Think of these bite-size workouts as exercise snacks, he said. “Activities like bursts of very fast walking, stair climbing and carrying shopping bags provide excellent opportunities for movement snacks.” To concentrate the health benefits of these workout nuggets, he added, keep the intensity relatively high, so you feel somewhat winded.
Conceivably, you also could cram all of your exercise into long Saturday and Sunday workouts. In a 2017 study by Dr Stamatakis and colleagues, people who reported exercising almost entirely on weekends were less likely to die prematurely than those who said they rarely exercised at all. But being a weekend warrior has drawbacks. “It is certainly not ideal to spend the workweek totally sedentary and then try to compensate” over the weekend, Dr. Stamatakis said. You miss many of the health benefits of regular exercise, such as improved blood-sugar control and better moods, on the days you do not work out, he said. You also increase your risk of exercise-related injuries.
For most people, “150 minutes of exercise a week would translate into about 7,000 to 8,000 steps a day,”
The recommended 150 minutes a week also may be too little to stave off weight gain with age. In a 2010 study of almost 35,000 women only those who walked or otherwise exercised moderately for about an hour a day during middle age maintained their weight as they became older.
But any activity is better than none. “Every single minute counts “Walking up the stairs has health benefits, even if it only lasts for one or two minutes, if you repeat it regularly.”
Tell me it is not so
I always watched Sam Waterston and his off sider played by Angie Harmon in Law and Order in the 1990s. There was something taut about their relationship, giving a certain authenticity, if you accept the underlying morality of “Crime does not pay”. Angie Harmon left and reappeared in the crime series Rizzoli and Isles, which I admit I watched very infrequently.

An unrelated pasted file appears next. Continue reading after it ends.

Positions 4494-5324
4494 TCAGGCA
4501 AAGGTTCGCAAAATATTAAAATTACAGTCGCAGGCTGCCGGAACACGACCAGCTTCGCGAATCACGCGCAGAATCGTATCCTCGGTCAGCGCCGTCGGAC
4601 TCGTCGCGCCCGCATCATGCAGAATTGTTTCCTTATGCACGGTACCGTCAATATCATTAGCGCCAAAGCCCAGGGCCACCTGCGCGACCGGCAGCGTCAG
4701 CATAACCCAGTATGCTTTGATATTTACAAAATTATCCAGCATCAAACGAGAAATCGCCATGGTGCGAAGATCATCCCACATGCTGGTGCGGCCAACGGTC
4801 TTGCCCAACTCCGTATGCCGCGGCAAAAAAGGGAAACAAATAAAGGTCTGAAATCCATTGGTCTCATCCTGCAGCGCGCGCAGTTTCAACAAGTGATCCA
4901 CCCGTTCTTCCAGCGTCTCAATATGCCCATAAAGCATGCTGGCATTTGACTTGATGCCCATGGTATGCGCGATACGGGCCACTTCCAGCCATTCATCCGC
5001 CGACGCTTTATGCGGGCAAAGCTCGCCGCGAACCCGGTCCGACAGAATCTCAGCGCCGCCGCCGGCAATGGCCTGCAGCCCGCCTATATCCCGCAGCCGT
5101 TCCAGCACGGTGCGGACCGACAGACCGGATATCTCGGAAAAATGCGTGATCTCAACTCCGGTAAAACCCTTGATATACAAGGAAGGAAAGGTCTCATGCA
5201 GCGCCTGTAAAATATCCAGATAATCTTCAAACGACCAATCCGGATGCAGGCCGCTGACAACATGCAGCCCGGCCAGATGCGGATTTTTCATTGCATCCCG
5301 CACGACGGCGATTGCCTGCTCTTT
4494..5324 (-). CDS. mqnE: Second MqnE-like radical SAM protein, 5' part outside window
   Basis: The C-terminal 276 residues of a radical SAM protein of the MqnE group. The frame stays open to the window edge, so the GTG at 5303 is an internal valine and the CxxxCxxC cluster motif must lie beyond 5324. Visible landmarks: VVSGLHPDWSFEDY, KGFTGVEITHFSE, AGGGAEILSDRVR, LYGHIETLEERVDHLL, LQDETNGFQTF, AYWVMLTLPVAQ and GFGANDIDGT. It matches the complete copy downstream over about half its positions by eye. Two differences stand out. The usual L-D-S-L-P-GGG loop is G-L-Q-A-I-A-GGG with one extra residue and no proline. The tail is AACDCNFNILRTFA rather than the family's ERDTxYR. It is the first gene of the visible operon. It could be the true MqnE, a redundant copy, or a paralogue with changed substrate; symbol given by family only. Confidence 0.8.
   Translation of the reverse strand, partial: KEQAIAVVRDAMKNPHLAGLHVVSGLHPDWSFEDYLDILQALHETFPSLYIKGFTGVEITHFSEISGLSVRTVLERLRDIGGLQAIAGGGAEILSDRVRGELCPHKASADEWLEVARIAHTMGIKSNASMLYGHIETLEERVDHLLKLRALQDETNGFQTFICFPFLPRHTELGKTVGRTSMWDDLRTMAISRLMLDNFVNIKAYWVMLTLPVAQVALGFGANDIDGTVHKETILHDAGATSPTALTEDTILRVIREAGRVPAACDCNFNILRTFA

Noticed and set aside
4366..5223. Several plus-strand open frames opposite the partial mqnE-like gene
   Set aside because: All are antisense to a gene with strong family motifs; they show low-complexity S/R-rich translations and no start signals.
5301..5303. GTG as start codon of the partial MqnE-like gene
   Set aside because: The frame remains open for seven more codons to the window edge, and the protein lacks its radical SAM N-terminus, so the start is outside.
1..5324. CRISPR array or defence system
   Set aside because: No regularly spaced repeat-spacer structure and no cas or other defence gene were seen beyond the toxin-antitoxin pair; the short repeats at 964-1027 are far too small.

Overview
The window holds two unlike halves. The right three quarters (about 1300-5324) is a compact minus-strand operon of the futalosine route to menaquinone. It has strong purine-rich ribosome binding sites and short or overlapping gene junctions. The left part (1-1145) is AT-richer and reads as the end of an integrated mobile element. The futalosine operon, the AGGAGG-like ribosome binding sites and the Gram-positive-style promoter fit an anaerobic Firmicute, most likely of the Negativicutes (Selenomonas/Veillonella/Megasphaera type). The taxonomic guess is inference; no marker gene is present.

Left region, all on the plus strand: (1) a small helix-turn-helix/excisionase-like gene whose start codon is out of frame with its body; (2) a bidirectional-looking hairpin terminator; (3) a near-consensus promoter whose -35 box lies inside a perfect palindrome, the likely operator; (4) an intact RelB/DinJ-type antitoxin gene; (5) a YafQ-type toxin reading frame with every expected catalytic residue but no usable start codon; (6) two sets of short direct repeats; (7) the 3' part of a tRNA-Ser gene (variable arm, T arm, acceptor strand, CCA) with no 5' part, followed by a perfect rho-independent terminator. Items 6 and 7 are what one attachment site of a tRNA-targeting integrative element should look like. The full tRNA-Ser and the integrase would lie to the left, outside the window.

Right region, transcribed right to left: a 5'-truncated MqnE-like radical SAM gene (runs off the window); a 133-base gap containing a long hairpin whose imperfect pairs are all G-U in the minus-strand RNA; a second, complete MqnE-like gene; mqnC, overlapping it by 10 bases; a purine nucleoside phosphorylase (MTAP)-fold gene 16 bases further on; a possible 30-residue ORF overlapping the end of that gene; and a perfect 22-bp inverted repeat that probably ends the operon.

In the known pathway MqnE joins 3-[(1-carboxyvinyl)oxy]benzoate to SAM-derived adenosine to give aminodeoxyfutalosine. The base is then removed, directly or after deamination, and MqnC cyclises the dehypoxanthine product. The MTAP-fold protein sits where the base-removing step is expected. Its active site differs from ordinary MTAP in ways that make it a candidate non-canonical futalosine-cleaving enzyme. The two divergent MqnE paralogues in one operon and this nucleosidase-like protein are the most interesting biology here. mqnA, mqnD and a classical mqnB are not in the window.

When I heard Sam Waterston was returning to the series even though, after so many years on, he may appear somewhat hoary. However, this comment from The Boston Globe is suddenly a blow to progress. It is a bit like the “auto-correct” when you use an unusual word or one that has been made up to create a sense of the original. Watching a program created by a computer program, maybe the nightmare of the future.
Well-oiled machines are great, except when they’re TV shows. The best of scripted TV has a human touch, a sense of the risks and variations and flourishes that come with inspiration. This season, the “Law & Order” scripts seem like they’ve been auto-written by a computer program, the same program that was writing them back when the show had already hit a creative wall back in 2010 after 450 something episodes.
I don’t think it’s the cast, including newcomers Camryn Manheim and Jeffrey Donovan and returnees Anthony Anderson and Sam Waterston. They’re given very little character development. They’re also given story lines, some of them feebly ripped from the headlines, that are half-baked at best. Watching this new season, I keep finishing episodes and wondering, “Is that it?” There is very little there, when the denouement rolls around; the writers aren’t sneaking in any of the twists that left you thinking a bit about the justice system, or human nature. There’s almost none of the wit from the show’s prime, too, when the cops’ and lawyers’ little sharp asides added both irony — something many of the spinoffs, notably “SVU,” do not have — and bits of character.
“Oh, my dear, relations are like drugs, – useful sometimes, and even pleasant, if taken in small quantities and seldom, but dreadfully pernicious on the whole, and the truly wise avoid them.”
From Elizabeth and her German Garden. Never thought about relatives that way, they always seemed so “mice”.